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The Douglas Stewart guide to channel sales for vendors

The Douglas Stewart guide to channel sales for vendors

 

Channel sales are when vendors distribute a product to the market using numerous sales methods consisting of various businesses. For instance, they may implement a channel sales strategy to sell a product via in-house sales teams, dealers, retailers, affiliates, or direct marketing.

Channel sales often involve a third party that presents vendors' products or services to the end user. Selling a product or service through a network of channel partners can significantly leverage and grow businesses and profit margins.

Resellers and distributors provide vendors with an expansive reach for their business and get their products or service in front of many prospective buyers who may otherwise be difficult to access. It is a cost-effective way of entering new markets because vendors do not need to have a local operation and can utilise the distributor's or resellers' warehouses and business operations.

 

Reseller and distributor roles in the channel

It is widely acknowledged that there are three levels within the channel sales process, utilising resellers and distributors; a one-level channel, a two-level channel, and a three-level channel.

 

One-level channels:

In a one-level channel, the product is transferred from the manufacturer to the retailer, who sells it directly to the end user. The retailers they supply have industry knowledge and connections which help manufacturers or vendors reach more customers, leading to higher profits.

 

Two-level channels:

Two-level channels involve a wholesaler or distributor, selling to resellers or retailers who then sell to the end user. Usually, a wholesaler will purchase a product in bulk, repackage it into smaller packages and sell them to a retailer. Distributors have access to numerous resellers and retailers interested in the vendor's product, opening the gap for further sales and profit.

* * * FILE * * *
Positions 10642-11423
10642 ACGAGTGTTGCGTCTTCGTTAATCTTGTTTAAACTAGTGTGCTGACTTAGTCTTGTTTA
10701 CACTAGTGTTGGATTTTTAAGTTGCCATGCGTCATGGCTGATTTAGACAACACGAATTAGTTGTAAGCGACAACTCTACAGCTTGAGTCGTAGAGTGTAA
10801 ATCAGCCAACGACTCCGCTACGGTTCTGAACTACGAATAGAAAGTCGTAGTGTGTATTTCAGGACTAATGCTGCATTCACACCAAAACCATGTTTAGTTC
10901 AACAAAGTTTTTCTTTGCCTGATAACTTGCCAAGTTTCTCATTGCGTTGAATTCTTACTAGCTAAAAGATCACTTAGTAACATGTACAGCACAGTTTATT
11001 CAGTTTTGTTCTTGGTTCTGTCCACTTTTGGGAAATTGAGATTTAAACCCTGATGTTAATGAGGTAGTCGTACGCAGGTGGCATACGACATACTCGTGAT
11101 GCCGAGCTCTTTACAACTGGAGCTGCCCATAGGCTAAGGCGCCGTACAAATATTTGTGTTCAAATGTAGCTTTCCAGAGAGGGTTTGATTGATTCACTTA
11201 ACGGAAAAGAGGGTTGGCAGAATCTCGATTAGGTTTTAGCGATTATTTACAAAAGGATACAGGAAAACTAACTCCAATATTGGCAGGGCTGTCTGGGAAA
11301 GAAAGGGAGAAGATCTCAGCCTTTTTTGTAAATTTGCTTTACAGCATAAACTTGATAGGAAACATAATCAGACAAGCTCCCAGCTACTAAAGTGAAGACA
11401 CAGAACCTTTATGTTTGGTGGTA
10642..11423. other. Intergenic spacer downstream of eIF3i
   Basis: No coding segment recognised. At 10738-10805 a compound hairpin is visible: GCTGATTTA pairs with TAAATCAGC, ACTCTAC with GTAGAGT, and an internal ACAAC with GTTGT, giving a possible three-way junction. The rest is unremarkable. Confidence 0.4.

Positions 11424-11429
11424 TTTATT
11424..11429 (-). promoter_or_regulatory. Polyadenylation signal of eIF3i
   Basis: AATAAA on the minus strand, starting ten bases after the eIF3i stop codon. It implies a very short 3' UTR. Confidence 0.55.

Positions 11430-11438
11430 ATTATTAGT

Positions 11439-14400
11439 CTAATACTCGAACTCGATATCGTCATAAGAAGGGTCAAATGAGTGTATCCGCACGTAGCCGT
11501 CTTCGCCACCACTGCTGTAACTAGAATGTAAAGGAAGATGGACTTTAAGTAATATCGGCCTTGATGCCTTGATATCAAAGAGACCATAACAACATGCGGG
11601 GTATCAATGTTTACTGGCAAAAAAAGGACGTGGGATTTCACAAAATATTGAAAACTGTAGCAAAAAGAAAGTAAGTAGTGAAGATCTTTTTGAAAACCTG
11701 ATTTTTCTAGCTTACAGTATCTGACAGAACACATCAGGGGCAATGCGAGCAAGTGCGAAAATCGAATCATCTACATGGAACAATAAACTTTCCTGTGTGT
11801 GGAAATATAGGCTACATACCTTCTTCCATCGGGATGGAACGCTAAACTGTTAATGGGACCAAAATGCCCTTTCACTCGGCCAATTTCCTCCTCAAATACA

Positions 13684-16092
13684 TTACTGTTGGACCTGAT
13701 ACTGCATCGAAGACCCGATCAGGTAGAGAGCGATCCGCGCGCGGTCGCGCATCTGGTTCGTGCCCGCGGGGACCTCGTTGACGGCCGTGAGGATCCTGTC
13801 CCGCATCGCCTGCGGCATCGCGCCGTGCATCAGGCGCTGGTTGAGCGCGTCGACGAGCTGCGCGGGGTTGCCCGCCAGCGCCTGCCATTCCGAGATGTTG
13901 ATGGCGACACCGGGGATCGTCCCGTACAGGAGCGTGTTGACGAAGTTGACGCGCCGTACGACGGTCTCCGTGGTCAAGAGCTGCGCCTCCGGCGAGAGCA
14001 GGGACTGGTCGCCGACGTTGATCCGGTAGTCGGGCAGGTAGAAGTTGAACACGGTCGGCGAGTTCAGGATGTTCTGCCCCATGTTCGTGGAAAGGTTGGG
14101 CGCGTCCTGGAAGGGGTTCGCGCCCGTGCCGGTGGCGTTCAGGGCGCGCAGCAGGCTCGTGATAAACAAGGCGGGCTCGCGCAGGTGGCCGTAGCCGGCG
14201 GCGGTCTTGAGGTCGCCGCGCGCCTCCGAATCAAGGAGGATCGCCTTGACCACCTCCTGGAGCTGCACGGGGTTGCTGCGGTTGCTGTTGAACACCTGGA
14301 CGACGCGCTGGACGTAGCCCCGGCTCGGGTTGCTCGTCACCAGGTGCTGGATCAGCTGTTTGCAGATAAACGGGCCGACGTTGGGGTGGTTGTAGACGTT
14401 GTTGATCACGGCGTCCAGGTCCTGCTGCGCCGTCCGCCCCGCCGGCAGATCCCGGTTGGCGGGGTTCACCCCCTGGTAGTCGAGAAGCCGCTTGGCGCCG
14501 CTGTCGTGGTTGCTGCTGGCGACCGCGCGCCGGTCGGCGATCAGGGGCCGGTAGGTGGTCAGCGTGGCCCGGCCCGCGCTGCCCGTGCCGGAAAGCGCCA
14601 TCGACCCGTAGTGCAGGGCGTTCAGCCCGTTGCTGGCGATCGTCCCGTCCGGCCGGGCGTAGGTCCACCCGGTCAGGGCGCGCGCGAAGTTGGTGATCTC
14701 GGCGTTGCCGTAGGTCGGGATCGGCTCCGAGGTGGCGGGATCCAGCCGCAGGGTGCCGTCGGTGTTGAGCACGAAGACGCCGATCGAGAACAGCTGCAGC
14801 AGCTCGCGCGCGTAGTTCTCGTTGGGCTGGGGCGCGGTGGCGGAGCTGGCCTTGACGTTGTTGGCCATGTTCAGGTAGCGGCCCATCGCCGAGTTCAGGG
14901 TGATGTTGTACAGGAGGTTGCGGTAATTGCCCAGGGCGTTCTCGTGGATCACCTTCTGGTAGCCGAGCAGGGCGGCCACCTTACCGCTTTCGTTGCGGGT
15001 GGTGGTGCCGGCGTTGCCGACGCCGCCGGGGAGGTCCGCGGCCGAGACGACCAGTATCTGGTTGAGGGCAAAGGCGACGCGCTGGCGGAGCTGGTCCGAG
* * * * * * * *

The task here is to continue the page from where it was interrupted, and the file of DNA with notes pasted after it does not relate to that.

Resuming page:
Three-level channels:

Three-level channels involve a manufacturer, sales agent, wholesaler, and retailer before the end user receives the product. The sales agents assist with selling the goods and getting the goods delivered to the market promptly. They have the product knowledge and take that to the wholesalers and resellers who have the industry knowledge.

 

Pros of channel sales

Low sales, marketing and distribution cost: The channel partner usually has an installed presence, is known and trusted by local customers and already advertises within that space. All this means vendors can reach new customers at a nominal initial cost and cost-effectively enter new regions and markets.

 

Low cost for expanding into new markets:

A network of local associates can help you establish a presence in an unexplored region or market with a relatively low initial investment. You do not need to manage new offices in local areas as the channel partners will have these. You do not need to recruit, as the channel partner will have the team there ready to help you promote your product.

 

Conclusion

Some vendors are reluctant to go down the route of channel sales. However, this model has proven time and time again to be successful for all involved. When you work with great distributors trusted within the industry, you are opening doors to retailers and end users that, traditionally, you may find difficult.

Contact us today to find out how we can help you as a reseller or a vendor.